Supporting local businesses is crucial now in the era of big box chains and convenient online shopping. Cities, Chambers of Commerce, Downtown Associations and Main Streets constantly seek effective shop local campaigns to engage their communities, but with the dominance and convenience of online shopping, this may seem like a challenging task. The truth is that a lot of people would rather spend their dollars at local businesses if there's a program for that. According to statistics, nearly 73% of Americans shop small or at local shops once a month. At the same time, more than 70% of Americans are okay with paying more for products or services if it means supporting a local business.
Yiftee, an organization dedicated to ensuring that local dollars remain local through its Community Card Program, offers a shop local campaign like no other. This article will explore the success stories of communities that have already created a shop local campaign with Yiftee, highlighting the positive effects these have had on local economies.
Local Gift Card Program Case Studies
Here are a few case studies from the 500+ communities supported by Yiftee's Community Card program.
Pandemic StimulusContinues to Engage Community to Shop Local: Del Mar Village Dollars, Del Mar,CA
In response to the challenges posed by the Covid pandemic, the Del Mar Village Association launched the Del Mar Village Dollars Community Card in October 2020. Since then, they have sold over 500 Community Cards totaling $113,000 and a remarkable 80% redemption rate. And these figures don't even account for the additional sales generated through foot traffic. The program's success was further amplified by two highly successful 72-hour flash sales on Black Friday2022 and the following year's Valentine's Day, which brought more customers to local establishments.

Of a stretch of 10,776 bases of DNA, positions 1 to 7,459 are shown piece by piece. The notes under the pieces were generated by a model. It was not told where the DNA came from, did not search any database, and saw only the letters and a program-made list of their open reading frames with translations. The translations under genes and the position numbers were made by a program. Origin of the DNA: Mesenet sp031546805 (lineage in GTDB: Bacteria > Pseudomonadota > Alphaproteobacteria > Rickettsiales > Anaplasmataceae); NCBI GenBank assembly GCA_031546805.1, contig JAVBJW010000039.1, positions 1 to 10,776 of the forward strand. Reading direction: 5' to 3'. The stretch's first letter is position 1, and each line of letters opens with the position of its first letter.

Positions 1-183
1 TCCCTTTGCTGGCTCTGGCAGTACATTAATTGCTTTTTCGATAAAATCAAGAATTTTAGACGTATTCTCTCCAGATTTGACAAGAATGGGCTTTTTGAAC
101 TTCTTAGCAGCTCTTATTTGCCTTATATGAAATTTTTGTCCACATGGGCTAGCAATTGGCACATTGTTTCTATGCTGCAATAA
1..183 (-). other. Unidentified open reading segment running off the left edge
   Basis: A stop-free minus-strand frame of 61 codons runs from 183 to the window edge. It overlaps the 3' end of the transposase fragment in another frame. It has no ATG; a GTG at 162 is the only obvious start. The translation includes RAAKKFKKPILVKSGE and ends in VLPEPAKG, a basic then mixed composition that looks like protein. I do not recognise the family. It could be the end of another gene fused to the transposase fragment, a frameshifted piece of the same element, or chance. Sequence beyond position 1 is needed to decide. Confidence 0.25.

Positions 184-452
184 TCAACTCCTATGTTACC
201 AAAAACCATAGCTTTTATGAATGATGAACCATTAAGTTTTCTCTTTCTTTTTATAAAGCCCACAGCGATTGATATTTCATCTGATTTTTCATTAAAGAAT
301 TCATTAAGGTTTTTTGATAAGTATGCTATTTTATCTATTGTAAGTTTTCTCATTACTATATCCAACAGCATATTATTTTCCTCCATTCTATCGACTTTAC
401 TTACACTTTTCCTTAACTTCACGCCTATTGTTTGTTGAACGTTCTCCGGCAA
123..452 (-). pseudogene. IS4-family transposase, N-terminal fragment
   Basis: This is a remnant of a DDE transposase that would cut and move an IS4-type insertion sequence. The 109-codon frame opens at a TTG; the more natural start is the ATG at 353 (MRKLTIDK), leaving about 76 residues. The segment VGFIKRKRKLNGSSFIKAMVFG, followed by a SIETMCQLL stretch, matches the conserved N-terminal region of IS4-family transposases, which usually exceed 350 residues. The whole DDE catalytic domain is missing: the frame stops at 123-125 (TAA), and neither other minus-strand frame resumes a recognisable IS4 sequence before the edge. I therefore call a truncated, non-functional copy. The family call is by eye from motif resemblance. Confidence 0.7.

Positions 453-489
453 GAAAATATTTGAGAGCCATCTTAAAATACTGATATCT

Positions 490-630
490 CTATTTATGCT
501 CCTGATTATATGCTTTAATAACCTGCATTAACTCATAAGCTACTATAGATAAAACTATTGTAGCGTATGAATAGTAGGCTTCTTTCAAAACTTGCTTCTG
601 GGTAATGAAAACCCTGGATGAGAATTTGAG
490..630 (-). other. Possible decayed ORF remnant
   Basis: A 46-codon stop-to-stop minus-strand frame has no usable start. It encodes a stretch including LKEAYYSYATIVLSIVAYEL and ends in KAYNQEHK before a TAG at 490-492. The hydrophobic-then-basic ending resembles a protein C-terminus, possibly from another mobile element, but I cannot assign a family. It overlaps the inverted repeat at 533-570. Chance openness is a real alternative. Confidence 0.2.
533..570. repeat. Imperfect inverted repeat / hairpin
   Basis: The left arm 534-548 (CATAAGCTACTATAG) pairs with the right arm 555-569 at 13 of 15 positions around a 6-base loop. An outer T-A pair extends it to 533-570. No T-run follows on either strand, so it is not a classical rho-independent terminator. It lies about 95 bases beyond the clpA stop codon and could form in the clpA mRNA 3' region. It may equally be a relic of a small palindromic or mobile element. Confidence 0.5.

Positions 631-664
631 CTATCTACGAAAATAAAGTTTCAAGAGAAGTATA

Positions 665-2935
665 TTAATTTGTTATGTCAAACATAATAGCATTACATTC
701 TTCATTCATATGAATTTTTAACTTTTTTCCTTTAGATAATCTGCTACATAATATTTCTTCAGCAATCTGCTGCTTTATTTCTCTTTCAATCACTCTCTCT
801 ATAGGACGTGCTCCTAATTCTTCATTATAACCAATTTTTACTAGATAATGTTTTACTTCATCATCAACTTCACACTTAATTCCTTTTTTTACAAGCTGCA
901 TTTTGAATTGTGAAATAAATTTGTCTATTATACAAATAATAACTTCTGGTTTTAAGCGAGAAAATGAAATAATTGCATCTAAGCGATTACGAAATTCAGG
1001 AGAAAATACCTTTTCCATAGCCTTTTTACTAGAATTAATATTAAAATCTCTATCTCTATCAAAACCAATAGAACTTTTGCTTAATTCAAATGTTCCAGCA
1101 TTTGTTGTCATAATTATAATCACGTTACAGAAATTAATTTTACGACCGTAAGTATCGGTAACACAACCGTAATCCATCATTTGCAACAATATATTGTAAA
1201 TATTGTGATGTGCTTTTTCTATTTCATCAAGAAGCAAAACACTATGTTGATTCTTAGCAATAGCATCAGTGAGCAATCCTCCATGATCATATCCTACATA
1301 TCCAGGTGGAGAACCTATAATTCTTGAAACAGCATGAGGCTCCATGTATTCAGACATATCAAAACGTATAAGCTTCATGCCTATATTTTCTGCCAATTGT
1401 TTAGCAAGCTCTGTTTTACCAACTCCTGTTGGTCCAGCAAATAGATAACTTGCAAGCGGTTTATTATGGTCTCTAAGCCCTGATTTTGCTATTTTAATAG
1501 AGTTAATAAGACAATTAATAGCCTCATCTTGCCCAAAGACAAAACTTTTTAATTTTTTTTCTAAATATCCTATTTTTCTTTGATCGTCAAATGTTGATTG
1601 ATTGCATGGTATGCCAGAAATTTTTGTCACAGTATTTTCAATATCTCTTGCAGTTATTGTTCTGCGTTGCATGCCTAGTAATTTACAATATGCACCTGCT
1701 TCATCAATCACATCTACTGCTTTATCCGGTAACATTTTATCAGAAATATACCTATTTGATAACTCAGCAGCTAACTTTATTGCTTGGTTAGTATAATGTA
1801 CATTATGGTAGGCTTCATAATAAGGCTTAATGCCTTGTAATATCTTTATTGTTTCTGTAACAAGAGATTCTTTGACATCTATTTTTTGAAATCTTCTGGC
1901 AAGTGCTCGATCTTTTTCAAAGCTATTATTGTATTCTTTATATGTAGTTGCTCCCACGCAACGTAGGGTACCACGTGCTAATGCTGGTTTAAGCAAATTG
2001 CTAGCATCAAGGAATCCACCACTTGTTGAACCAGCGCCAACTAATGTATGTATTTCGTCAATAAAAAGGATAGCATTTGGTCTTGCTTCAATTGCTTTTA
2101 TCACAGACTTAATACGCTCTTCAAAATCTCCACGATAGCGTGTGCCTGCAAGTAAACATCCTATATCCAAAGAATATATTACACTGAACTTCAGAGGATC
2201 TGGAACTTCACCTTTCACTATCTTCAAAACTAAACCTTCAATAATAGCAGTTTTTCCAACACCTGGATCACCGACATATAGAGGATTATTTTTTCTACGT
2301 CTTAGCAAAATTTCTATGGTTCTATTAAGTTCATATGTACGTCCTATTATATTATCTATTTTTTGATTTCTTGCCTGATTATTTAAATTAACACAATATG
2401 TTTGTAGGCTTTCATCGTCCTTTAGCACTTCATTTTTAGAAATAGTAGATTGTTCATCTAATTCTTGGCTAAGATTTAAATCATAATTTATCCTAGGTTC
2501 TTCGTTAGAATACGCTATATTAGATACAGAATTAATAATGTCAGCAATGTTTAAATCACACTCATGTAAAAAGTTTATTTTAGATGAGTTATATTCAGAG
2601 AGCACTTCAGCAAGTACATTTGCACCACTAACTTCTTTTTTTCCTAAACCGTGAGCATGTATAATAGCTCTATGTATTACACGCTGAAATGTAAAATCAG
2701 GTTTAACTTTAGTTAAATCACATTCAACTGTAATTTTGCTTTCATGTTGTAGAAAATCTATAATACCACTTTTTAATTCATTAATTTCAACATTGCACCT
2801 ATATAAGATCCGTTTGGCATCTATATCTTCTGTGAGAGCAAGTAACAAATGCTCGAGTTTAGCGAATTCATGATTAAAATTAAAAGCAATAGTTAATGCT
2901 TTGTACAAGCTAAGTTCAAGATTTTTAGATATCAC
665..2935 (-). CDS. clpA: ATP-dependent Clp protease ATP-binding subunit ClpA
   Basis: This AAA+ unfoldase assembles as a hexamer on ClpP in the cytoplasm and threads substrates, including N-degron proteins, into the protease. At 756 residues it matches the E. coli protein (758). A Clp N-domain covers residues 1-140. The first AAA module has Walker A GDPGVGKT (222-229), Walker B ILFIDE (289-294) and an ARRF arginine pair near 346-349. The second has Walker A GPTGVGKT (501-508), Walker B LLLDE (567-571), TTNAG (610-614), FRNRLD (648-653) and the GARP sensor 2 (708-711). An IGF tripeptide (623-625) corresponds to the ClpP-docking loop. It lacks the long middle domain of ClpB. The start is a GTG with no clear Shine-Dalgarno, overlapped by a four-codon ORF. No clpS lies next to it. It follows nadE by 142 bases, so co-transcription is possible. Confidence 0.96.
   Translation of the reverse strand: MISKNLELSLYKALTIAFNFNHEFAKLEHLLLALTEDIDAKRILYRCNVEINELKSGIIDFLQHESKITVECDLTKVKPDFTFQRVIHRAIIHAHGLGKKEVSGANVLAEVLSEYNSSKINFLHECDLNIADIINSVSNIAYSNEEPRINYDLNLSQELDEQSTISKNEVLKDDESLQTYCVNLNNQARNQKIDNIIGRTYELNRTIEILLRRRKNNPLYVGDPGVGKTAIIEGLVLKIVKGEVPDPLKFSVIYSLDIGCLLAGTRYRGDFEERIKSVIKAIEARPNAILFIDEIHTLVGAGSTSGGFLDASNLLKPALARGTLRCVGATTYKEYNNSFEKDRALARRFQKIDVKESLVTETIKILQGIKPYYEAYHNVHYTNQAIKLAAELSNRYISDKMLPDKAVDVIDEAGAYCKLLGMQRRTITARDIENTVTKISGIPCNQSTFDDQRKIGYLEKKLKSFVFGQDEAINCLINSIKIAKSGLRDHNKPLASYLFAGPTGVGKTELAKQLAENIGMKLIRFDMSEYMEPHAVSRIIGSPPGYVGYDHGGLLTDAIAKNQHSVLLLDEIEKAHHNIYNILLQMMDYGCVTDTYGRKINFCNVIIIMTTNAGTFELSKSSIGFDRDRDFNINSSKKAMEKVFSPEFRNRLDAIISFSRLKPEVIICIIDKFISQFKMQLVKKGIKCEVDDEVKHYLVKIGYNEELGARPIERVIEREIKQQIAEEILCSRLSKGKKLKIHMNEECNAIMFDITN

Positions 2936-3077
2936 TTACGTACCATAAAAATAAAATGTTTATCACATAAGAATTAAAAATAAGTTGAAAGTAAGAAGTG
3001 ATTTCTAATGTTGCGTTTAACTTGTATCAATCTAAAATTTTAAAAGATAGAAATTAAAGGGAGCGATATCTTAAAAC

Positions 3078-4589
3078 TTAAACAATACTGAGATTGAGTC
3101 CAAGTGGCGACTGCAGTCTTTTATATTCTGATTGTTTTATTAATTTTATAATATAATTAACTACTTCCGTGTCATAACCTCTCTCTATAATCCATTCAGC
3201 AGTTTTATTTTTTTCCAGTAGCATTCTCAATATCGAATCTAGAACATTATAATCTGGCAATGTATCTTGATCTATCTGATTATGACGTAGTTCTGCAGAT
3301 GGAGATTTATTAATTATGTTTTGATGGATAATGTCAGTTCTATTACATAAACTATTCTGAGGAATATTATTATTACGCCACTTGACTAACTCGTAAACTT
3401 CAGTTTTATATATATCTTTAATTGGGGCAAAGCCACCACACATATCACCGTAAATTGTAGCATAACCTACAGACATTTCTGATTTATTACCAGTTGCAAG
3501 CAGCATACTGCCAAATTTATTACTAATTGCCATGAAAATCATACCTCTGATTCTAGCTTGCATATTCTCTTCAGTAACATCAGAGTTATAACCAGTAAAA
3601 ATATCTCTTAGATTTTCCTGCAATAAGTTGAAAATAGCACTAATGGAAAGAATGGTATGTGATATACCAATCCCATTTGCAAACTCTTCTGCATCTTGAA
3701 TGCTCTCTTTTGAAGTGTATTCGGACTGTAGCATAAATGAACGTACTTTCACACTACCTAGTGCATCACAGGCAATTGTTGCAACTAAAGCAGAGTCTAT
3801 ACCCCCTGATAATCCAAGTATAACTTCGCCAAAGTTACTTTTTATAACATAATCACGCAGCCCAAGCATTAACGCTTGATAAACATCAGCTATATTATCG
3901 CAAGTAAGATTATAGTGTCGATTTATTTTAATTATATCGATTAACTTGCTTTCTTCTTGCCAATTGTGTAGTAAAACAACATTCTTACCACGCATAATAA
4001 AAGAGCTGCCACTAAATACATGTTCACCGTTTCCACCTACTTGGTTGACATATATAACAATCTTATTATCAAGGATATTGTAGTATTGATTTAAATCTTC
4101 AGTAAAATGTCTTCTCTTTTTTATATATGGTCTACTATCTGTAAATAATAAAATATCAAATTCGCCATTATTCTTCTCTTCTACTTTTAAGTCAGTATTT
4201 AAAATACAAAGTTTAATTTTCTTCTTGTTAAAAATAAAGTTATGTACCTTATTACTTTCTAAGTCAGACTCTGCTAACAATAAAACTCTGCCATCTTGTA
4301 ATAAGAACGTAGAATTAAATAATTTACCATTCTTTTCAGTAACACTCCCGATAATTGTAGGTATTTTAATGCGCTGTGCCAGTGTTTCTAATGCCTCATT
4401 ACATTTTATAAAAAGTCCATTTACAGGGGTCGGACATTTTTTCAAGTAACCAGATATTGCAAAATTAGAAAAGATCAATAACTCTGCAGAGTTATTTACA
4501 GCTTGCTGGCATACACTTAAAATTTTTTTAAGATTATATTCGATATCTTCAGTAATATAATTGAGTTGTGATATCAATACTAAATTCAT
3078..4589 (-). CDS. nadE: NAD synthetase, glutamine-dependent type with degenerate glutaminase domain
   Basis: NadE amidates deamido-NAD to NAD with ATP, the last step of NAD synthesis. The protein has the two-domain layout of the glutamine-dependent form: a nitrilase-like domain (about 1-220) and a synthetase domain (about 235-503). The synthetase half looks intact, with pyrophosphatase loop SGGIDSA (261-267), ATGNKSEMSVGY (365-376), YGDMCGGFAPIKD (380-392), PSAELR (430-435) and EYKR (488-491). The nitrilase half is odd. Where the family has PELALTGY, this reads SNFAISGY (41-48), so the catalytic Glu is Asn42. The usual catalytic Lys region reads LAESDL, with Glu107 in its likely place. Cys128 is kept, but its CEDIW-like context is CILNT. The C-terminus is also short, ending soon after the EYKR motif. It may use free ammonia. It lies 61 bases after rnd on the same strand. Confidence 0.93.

Durham's Spendabull Card Provides Cardholders with 52 Choices: Downtown Durham, NC
Downtown Durham, NorthCarolina, was among the earliest advocates of the shop local movement. They launched their community card program, Spendabull Community Card, in November 2019. Since then, the program has attracted the participation of 52 shops and restaurants. In 2022, Durham generated over $50,000 in Community Card sales. This, plus the diverse range of local businesses involved, including bakeries, cafes, fitness clubs, hotels, dance studios ,florists and wine bars, showcases the program's inclusivity and broad appeal.
Local Shops Get a $250,000 Boost in Revenue, Downtown Dayton, Ohio
Downtown Dayton launched the Downtown Dollars Community Card in December 2020. This resulted in over $250,000 in Community Card sales redeemable at 81 local shops and restaurants. To further drive sales, Downtown Dayton ran a successful Buy One Get One promotion in November 2022, where any customer who purchased a $50 Downtown Dollars Community Card received a free $25 bonus gift. The program has attracted bulk purchases from different organizations. It serves as a convenient reward and donation option, demonstrating how versatile and community-impactful the Community Gift Card program is.
Work Remotely and Support Local, Shop Pacifica Hotel Workations
The City of Pacifica is one of the few organizations that has successfully combined remote work and supporting local establishments, thanks to its Shop Pacifica "Workations" program. By embracing the concept of "workstations," the City of Pacifica has attracted professionals to its hotels while encouraging them to explore and spend their money at local shops and restaurants. Having partnered with Yiftee, Pacifica provides Community Cards to its "workstation" guests, which they can redeem at local hotels, restaurants, gift shops, and more. Since the launch of the Shop Pacifica Community Card, the City has generated over $27,000 in gift card sales.
All of these are examples of how the Community Card program continues to benefit local economies. Community Cards are free for organizations to launch and for participating businesses, making them them an easy, cost-effective shop local campaign for any community.